In 2021, a cold wave swept across the U.S., bringing freezing temperatures as far south as Texas. Millions of people lost power, and hundreds died.
Yale Climate Connections meteorologist Bob Henson says this cold wave was caused by disruptions to the polar vortex in the stratosphere, a few miles above Earth.
“The polar vortex is a loop of winds that encircles the North Pole. This loop of winds can stretch. It can break into two pieces across the course of a winter,” he says. “So the polar vortex stretched pretty dramatically, and that allowed cold air to be funneled from the Arctic down into the United States well into Texas.”
Some scientists suggest this stretching is happening more often as the climate warms. And data gathered over two decades initially supported that theory.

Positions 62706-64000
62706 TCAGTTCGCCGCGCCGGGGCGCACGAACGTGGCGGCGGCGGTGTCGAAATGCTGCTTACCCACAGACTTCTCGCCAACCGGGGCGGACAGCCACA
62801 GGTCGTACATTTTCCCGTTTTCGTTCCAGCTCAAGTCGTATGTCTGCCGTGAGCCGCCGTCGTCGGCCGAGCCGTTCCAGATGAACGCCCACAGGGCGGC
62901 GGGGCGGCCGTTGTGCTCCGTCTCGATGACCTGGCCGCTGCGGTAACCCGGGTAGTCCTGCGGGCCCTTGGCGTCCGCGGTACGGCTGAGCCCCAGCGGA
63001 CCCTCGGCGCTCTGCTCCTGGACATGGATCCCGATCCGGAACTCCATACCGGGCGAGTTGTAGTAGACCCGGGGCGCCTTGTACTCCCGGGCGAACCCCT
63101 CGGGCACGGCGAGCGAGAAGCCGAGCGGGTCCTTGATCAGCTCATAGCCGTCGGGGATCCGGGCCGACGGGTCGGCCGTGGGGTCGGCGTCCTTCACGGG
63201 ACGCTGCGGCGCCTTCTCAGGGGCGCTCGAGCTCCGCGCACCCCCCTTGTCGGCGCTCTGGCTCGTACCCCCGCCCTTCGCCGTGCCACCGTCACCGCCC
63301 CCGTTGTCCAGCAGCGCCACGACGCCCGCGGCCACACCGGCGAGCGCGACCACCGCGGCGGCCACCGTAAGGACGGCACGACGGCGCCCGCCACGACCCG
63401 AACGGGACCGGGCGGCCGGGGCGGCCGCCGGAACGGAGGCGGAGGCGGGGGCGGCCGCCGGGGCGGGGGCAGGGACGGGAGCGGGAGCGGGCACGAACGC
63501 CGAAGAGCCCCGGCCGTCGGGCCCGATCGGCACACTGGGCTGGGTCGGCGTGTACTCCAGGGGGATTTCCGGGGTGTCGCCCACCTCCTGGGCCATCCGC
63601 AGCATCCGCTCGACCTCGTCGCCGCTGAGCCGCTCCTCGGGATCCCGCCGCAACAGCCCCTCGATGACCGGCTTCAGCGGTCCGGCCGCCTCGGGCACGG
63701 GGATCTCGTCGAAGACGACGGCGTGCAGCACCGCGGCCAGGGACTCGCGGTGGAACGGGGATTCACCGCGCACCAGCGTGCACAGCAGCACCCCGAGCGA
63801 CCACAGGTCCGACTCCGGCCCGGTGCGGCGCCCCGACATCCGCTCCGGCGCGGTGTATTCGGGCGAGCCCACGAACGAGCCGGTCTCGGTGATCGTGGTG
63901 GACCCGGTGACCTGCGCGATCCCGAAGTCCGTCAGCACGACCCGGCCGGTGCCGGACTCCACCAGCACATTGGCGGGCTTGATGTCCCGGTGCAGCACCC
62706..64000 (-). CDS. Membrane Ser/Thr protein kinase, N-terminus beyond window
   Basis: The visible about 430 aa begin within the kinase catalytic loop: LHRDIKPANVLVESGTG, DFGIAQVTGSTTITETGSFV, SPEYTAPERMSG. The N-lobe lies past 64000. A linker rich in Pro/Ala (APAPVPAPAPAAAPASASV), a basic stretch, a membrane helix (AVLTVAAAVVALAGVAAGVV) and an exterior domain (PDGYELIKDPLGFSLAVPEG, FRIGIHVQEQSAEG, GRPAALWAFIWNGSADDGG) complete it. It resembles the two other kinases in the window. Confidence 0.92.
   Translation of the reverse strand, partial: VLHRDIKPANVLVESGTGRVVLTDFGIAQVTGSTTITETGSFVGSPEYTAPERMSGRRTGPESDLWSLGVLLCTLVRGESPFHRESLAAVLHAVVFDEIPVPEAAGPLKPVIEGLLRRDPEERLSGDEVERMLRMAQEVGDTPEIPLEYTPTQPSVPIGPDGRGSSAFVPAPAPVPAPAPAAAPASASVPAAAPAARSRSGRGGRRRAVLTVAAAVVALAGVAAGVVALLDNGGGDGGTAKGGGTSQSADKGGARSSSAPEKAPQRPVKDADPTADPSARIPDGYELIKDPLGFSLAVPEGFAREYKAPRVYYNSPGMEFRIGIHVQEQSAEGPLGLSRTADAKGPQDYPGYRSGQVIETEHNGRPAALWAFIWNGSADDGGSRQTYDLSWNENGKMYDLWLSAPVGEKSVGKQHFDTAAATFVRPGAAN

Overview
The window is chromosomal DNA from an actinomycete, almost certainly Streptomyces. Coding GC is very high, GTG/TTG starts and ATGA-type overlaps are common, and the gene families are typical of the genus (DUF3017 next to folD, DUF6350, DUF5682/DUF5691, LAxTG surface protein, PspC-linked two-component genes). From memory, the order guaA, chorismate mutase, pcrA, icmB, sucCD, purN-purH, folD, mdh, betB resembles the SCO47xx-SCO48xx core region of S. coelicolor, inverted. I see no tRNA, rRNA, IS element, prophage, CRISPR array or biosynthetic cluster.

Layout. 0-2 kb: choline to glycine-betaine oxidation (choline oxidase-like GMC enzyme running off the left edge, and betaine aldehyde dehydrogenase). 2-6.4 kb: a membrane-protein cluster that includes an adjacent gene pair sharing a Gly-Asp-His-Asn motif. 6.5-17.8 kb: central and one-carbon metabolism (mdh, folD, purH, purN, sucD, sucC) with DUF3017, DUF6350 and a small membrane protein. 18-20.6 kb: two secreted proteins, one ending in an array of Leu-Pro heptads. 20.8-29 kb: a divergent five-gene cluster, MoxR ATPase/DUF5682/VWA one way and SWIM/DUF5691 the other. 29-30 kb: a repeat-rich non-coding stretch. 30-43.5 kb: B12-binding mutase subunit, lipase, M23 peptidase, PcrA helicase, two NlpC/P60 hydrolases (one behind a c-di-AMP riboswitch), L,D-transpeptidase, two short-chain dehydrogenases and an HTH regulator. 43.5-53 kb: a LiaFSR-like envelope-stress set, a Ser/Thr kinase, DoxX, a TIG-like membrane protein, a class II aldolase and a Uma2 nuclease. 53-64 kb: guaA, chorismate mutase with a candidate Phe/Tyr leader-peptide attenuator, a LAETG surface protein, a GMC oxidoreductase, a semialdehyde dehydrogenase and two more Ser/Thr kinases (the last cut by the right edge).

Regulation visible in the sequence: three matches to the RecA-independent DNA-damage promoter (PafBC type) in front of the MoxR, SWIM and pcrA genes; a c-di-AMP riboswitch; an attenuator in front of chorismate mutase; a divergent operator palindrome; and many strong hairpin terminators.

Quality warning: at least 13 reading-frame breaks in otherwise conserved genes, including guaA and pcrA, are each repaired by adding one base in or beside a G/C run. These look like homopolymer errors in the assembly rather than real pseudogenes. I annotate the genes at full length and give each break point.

“One school of research has found that warming in the Arctic may be causing weather weirding or torquing of the jet stream to pull cold air down more often and perhaps intensify cold and snow,” Henson says.
But he says over longer time scales, the connections are a little less solid.
“So that tends to argue for what we call natural variability,” he says.
So scientists are still debating the role of climate change in polar vortex disruptions. But Henson says no matter what, people should expect occasional extreme cold waves.
Reporting credit: ChavoBart Digital Media